Tim Loughton: I am grateful, Madam Deputy Speaker, as my point is that the Bill, which has not been amended as we would have liked, shows that the Government have missed a major opportunity. As a result, it has ended up being a dud that is difficult for us to support.

Under the Bill as it stands, serial breachers of contact orders will continue to offend because they will continue to think that they are able to get away with doing so. Courts will be reluctant to award fines that may cause children to suffer, and will not be obliged by statute to treat both parents on a level playing field. People who breach contact orders will know that the longer they can spin out legal procedures, the more worn down the non-resident partner will become, and thus the less likely he or she will be to carry on with a claim in the courts. Moreover, mediation without some form of necessary encouragement will not work when entrenched partners who refuse to take part in the process—regardless of the feelings of the other partner—know that their refusal will not count against them later in court. All of that could have been addressed in the Bill by a simple but fundamental change to the law, to recognise the desirability of presuming that a child’s interests are best served by maximising quality time spent with both parents—always subject to concern for the safety of the child.

In rejecting the Bill, we do not reject the principle but rather the complete failure of the Government and the Minister to engage in constructive debate to produce a workable piece of legislation that really addresses the problem. We support better mediation: the Bill will not produce it. We support more effective and meaningful penalties against non-compliance—a sliding scale: the Bill will not produce it. We certainly support the inter-country adoption measures and safeguards, as we have made clear all along, but they are just a small part of a bigger, flawed Bill.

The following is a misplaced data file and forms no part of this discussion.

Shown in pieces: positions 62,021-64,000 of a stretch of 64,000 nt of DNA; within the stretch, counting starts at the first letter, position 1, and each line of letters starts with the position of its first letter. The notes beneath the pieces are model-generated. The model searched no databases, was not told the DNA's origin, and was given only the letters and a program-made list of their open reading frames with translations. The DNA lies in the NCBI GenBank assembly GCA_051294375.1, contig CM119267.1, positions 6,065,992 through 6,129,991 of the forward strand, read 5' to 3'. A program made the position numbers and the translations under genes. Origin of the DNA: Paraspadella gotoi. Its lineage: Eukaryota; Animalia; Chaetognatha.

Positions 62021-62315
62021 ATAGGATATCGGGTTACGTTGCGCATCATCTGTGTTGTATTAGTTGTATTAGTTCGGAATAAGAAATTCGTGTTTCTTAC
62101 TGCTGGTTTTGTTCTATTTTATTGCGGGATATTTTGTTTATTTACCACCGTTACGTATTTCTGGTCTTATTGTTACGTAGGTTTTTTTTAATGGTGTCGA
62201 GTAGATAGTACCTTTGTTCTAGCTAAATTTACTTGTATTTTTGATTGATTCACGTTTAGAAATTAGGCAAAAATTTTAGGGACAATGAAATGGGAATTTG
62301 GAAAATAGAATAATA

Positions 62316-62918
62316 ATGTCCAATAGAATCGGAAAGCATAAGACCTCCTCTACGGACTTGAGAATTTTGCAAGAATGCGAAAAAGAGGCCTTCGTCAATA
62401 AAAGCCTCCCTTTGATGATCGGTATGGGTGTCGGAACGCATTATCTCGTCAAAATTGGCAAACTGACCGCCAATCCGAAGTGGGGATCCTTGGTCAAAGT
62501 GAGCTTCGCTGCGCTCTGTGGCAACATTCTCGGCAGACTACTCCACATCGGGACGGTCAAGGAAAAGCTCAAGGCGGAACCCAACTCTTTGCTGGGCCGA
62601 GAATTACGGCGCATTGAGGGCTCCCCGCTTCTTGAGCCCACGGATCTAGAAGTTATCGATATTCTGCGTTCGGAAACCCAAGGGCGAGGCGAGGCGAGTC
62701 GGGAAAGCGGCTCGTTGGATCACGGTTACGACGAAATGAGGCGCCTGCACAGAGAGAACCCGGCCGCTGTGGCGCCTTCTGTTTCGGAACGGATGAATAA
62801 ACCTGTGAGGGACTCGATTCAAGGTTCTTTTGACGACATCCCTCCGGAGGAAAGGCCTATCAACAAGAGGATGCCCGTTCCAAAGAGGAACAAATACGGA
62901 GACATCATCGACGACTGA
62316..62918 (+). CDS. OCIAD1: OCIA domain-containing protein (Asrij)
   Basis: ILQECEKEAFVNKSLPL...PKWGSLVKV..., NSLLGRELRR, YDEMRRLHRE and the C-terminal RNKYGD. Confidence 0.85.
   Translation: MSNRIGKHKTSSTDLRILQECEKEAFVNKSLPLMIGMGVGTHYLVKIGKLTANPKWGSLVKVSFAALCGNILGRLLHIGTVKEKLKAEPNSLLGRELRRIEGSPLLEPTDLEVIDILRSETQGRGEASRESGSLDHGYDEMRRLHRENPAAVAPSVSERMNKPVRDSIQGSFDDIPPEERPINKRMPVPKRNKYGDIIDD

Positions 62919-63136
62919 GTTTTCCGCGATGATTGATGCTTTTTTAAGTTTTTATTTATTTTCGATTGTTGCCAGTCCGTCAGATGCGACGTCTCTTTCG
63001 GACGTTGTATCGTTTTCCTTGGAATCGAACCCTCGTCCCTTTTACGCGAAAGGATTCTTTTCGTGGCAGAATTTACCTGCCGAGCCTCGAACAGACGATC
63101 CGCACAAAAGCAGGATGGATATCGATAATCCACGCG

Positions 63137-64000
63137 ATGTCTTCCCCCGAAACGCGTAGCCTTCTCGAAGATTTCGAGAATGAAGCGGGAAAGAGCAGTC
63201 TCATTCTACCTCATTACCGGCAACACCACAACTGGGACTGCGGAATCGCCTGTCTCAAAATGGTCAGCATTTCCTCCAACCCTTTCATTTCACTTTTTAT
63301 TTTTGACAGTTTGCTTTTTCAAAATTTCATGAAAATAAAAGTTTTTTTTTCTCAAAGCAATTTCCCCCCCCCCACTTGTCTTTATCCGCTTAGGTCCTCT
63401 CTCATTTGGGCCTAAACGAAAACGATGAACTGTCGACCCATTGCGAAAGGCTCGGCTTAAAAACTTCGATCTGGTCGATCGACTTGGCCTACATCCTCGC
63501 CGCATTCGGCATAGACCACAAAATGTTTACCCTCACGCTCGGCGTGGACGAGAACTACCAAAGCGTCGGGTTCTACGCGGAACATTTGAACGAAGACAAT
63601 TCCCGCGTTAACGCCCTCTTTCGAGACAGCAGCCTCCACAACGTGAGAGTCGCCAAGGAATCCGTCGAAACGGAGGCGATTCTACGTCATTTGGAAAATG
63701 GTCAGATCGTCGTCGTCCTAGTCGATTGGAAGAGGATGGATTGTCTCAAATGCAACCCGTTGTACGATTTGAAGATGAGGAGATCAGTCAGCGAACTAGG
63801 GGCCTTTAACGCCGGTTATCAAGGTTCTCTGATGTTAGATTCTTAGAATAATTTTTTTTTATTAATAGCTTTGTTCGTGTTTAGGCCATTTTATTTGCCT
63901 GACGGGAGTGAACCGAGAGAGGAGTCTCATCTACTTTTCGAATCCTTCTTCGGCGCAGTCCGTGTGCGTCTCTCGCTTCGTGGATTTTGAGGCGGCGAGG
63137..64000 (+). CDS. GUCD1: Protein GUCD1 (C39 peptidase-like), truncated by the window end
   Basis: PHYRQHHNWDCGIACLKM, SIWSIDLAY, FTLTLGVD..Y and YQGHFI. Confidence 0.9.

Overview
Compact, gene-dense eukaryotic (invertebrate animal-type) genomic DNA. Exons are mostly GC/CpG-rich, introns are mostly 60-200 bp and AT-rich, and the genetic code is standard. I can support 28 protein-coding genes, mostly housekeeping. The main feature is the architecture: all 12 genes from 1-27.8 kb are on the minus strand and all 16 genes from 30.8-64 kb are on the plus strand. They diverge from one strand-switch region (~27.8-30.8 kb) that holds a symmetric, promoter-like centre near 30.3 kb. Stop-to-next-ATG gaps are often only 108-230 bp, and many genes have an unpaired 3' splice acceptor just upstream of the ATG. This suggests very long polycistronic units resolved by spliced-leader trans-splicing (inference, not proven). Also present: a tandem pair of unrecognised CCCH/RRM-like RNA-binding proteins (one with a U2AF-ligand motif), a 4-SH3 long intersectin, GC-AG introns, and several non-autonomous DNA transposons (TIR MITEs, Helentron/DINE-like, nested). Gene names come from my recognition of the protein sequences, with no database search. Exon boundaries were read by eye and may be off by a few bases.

The Bill will do little to achieve better mediation and the need proactively to keep couples away from the long slippery slope that acrimonious court action can be. The Bill will not provide a real deterrent to serial breachers of contact orders, who know how to play the system and how to wear down a former partner. Above all, in its current form, the Bill will not achieve a level playing field for separating parents making arrangements for their children based on respect for a child’s right to maximum quality time with both of his or her parents, on the presumption that it is in his or her best interests to achieve that, barring any genuine risks to his or her safety.

The Bill is a major missed opportunity. We have engaged in constructive debate over the last year and we have given the Government the benefit of the doubt. I fear that they have failed to respond. They certainly failed to take on a single one of the amendments that we proposed to the House in good faith. Despite the good measures that the Bill achieves on inter-country adoption and the good intentions it professes on mediation and on enforcement against breach of contact orders, we fear that it will not work. On that basis, it will not achieve what it set out to do. The Bill is a dud and sadly—very sadly—I must urge Opposition Members to vote against it, because it will not do what it was supposed to do.